By Sharon Kunde
In addition to resting and recharging, the weeks leading up to the New Year are a perfect time for reflecting on our practices as educators. This year, I encourage ELA teachers to consider the diversity of the authors and works represented in their syllabi. Teachers who seek greater diversity when planning an English Language Arts syllabus may face a number of hurdles, including lack of time in an already jam-packed curriculum, difficulty in choosing between an abundance of options, or a lack of knowledge of what options there may be. Below, I explore a list of eighteenth-, nineteenth- and early-twentieth century poems by African American authors that can easily be included in existing secondary classroom syllabi, or that could form the backbone of a more involved unit-long or semester-long course of study.
Continue reading “Diversifying Your ELA Curriculum in 2022”
By Jonna Kuskey
Our high school, like many across the nation, has eliminated its library. To fill this void, our English department has worked intensely over the past several years to obtain books for our classroom libraries by applying for grants, writing numerous Donors Choose projects, asking teachers and friends to donate books, and scouring the bookshelves of secondhand stores. Still, we have a fraction of the books that our old school library housed, so we put our heads together to brainstorm solutions to this problem. We realized we were ignoring the most obvious solution, one that was free, easy, and right under our noses: our local public library.
Continue reading “How to Partner With Your Local Library”
By Kasey Short
November is National Native American Heritage Month, and as the month approaches I am considering how literature has the power to broaden my students’ understanding and appreciation of Native cultures and traditions. Whether your students delve into fiction written by Indigenous authors or discover nonfictional accounts of Native history and figures, all students’ learning can be enriched by exposure to Native American cultures. The books below represent a range of Indigenous experiences and include short story anthologies, poetry, novels, picture books, and nonfiction. As an 8th grade teacher, I am always looking for middle grade and young adult books to recommend to my students, but I have included books across the K-12 range. My 8th grade students enjoy having picture books read aloud to them and those I have listed below are not only suitable for elementary classrooms but also offer opportunities for deeper conversations with older students. I also include at the article’s end some free online resources that provide further insight, information, and suggestions for effectively engaging students with National Native American Heritage Month.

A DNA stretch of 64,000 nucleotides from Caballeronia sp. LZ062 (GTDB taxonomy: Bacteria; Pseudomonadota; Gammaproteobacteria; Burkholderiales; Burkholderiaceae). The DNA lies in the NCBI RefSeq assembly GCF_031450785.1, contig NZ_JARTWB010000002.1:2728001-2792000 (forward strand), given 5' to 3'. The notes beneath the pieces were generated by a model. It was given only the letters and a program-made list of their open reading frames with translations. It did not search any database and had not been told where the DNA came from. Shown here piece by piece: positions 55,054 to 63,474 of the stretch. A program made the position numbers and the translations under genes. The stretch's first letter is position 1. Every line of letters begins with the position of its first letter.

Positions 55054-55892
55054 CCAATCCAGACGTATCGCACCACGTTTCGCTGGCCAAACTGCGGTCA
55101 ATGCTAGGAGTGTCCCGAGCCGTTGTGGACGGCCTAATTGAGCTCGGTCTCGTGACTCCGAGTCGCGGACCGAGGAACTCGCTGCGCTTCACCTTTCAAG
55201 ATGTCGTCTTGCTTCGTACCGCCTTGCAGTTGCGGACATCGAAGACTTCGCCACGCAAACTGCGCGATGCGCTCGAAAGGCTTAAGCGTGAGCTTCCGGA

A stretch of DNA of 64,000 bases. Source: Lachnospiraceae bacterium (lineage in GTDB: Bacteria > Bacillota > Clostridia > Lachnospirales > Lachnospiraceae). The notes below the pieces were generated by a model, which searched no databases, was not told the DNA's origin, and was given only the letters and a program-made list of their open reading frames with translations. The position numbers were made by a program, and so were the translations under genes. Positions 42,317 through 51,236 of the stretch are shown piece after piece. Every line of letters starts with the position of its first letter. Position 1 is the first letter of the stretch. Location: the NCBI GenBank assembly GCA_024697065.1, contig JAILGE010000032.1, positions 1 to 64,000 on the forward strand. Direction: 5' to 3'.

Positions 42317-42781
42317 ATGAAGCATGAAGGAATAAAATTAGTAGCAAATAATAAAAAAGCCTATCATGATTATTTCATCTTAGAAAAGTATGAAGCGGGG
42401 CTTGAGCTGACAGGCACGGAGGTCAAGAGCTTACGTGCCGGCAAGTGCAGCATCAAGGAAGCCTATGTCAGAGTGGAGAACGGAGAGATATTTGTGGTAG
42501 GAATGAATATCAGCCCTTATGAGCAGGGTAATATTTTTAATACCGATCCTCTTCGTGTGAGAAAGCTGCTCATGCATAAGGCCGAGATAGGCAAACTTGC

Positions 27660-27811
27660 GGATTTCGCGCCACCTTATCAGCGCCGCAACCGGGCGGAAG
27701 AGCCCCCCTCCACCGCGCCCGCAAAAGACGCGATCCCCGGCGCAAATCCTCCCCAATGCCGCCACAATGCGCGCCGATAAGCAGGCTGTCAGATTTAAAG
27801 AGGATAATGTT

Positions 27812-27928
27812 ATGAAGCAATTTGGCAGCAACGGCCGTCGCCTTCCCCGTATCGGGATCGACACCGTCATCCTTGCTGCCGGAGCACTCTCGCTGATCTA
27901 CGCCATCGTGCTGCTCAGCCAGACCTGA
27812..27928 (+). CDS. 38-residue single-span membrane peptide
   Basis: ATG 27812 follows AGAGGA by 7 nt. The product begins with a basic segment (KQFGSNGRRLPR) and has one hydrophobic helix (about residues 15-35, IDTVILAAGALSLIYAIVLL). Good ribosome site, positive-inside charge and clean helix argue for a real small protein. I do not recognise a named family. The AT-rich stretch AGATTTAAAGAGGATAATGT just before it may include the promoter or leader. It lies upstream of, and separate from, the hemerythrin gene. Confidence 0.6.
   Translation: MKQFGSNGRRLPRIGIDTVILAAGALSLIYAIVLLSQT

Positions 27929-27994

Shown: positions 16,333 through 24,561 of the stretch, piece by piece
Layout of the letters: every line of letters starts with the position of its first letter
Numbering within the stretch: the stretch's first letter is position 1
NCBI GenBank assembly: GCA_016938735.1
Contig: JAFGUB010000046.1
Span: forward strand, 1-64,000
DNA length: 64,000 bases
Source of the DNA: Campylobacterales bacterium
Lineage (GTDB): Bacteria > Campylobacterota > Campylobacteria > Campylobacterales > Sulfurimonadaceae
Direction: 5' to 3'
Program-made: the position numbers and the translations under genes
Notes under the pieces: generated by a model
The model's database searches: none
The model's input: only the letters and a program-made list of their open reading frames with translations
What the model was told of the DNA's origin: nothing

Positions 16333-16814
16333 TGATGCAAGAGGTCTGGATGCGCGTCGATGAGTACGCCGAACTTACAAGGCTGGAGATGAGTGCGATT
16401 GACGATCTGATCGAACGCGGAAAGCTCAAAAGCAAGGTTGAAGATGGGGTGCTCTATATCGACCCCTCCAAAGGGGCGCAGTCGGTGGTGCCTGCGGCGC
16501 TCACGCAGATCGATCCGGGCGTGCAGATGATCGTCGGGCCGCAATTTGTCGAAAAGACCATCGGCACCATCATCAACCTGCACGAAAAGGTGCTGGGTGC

Continue reading “16 Books for National Native American Heritage Month”
by Kasey Short
All educators help shape their students’ worldview–and self-image–with the narratives they hold space for in their curriculum. As an English teacher, I am especially aware of the stories and perspectives I validate through the books I assign and recommend to my students. This Pride Month, I have been considering how I use literature to broaden my students’ understanding of gender expression and sexuality. Though I teach 8th grade English and so am primarily interested in young adult novels, I’ve accumulated a list of some wonderful LGBTQ+ books across the K-12 range!
Continue reading “20 Books to Celebrate Pride Month”
by Laura Milligan
Teaching children to prioritize their well-being is an essential part of an education, and is now more important than ever as children continue to process the traumas and stressors of the COVID-19 pandemic and prepare to return to in-person schooling. Wellness can take many shapes, and as a teacher I believe that reading is an essential act of self-care. When we read, we cultivate connection, a deeper sense of empathy, and peace within ourselves, which in turn emanates to those around us. Reading offers students and teachers alike space to reflect and reset after a year blanketed with bewilderment. Here are seven reasons to promote reading among your students.
Continue reading “Use Summer Reading to Recharge After a Stressful Year”
By Kasey Short
With the unprecedented stressors faced by students over the past year—from the COVID-19 pandemic to the police violence perpetrated against members of the Black community—it’s no wonder that many teachers are looking to raise greater awareness of mental hygiene among their students. The more students read books that address mental health, the more we can reduce the stigma that surrounds suffering from and seeking help for mental illnesses. The below books provide examples of characters that experience complex feelings, counter stereotypes surrounding mental illness, show the humanity behind a diagnosis, and provide concrete examples of children who are navigating their own mental health or the mental health of someone they love.
Continue reading “23 Books that Teach K-12 Students about Mental Health”